The Gold Magnolias
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The Gold Magnolias

New York City, New York, United States | SELF

New York City, New York, United States | SELF
Band Blues Soul




"The Gold Magnolias - NEXT2SHRINE Blog"

Great Review of The Gold Magnolias - Next2Shrine

"Do the Dirty French Fry"

Our interview with Ron Bennington from Sirius Radio's The Ron and Fez Show - The Interrobang

"The Gold Magnolias Bring a Pulse Back to New York City"

The Gold Magnolias play funk, R&B, and rock like they have never heard of computerized music. The result is that human beings are dancing again.

The Gold Magnolias are bringing their southern sensibilities to the New
York City stages, and the result is music that sounds like it is played by human beings for human beings.

The audiences at The Shrine and Rockwood have started responding to this blend of funk, R&B and rock that features real guys playing real music, instead of processed, computer-generated beats and sounds.

The Songs

The songs are alternately fun, funny, sad, moving and danceable. The sound is live, raw and raucous. These guys throw in a little stage shtick, and even some audience sing-alongs. They teach their new dance, "The Dirty French Fry," and they sometimes jump down off the stage to dance with the audience.

They are something of an underground phenomenon, touring the club scene and gathering fans under radio's radar, but more and more often the audiences know the words and the dance moves.

Their original songs range from the fun, "The Dirty French Fry" to the simultaneously touching and danceable, "Rollin' Along." In between, they ask you to "Get Sweaty" and stay "Grounded." The latter song combines sage advice with witty lyrics that catch your attention even in the stage version with all the keyboard slamming and guitar strumming and saxophone wailing.

They throw in a cover or two, like Stevie Wonder's "Superstitious" just to remind you they know their roots.

The ten-song CD surprisingly captures their live sound, even though it is a studio recording. It sounds like they played all the parts at the same time and did a lot of the tracks in one take.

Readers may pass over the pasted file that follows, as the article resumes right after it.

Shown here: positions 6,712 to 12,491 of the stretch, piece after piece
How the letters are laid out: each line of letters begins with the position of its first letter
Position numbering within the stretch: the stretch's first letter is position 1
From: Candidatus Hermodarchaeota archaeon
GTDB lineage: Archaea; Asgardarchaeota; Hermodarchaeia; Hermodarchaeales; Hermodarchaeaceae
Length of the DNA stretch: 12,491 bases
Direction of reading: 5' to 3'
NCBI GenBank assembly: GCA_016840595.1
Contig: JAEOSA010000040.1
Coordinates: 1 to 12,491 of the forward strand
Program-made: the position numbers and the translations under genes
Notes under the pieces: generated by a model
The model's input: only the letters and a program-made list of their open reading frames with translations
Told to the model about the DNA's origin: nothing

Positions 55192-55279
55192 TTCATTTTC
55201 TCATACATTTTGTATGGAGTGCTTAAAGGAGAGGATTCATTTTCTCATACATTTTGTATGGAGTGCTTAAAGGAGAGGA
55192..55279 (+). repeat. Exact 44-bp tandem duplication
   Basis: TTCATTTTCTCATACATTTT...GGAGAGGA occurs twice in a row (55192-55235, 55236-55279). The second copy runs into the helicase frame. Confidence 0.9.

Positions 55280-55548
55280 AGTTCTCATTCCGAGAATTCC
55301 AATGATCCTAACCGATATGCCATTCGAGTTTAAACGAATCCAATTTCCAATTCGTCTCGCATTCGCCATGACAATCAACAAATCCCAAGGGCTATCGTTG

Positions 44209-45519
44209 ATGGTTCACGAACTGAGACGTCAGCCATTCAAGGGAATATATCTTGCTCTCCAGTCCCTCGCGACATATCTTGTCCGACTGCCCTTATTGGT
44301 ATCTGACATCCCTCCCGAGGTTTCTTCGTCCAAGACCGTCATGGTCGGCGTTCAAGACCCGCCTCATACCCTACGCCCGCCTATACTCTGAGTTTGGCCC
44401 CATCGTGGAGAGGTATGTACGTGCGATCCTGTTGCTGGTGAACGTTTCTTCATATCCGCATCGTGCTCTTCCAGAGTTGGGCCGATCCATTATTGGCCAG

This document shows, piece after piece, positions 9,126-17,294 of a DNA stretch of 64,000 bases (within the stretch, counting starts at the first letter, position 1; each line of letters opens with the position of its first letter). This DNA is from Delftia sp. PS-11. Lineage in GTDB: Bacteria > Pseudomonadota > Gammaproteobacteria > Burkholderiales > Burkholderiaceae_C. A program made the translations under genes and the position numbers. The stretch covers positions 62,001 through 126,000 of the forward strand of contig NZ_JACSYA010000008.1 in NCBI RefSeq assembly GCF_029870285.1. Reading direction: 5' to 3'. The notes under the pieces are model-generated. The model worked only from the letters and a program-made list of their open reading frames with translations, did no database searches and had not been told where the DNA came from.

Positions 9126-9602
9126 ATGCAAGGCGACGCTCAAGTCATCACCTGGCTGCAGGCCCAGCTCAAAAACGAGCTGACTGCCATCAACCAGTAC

They are starting to branch out, with an appearance in Kansas City, but these southern boys have mostly explored a circle with its center in Brooklyn and its outer reaches in Harlem and Manhattan. They are decidedly low-tech and high-energy, and that seems to be appealing to audiences who just left their computer cubicles and need to remember what it feels like to interact with human beings.

You can't escape the impression that these guys care how you feel, and they spend a lot of effort making sure you feel something. The show is outgoing, and the music is raw. One listener said, "They seem more like old friends than a new band."

At times the music threatens to untether itself and go rampaging through the city, but somehow The Gold Magnolias keep it in hand and on stage. See them live, after a Lady Gaga concert, to remind yourself what music feels like when it's played by real human beings for real human beings. - Suite 101, Kevin Johnson


"The Gold Magnolias", 2011


The Southern Roots and Bed-Stuy Fruits of The Gold Magnolias: Southern Soul Band Hits the Stage at Louisiana Pig Roasts & NYC Ghetto Bars
When a couple of Southern musicians left Texas for New York City a couple of years ago, they opted for cheap rent in the mostly African American neighborhood of Bedford-Stuyvesant in Brooklyn. Little did they know that they would develop a whole new sound thanks to a chance meeting with Mr. Jimmy, an impeccably tailored 70-year-old bar owner who kept us well-supplied in cheap tequila and tales of womanly exploits; and a Leslie Hammond cabinet they found in the trash at the church next door.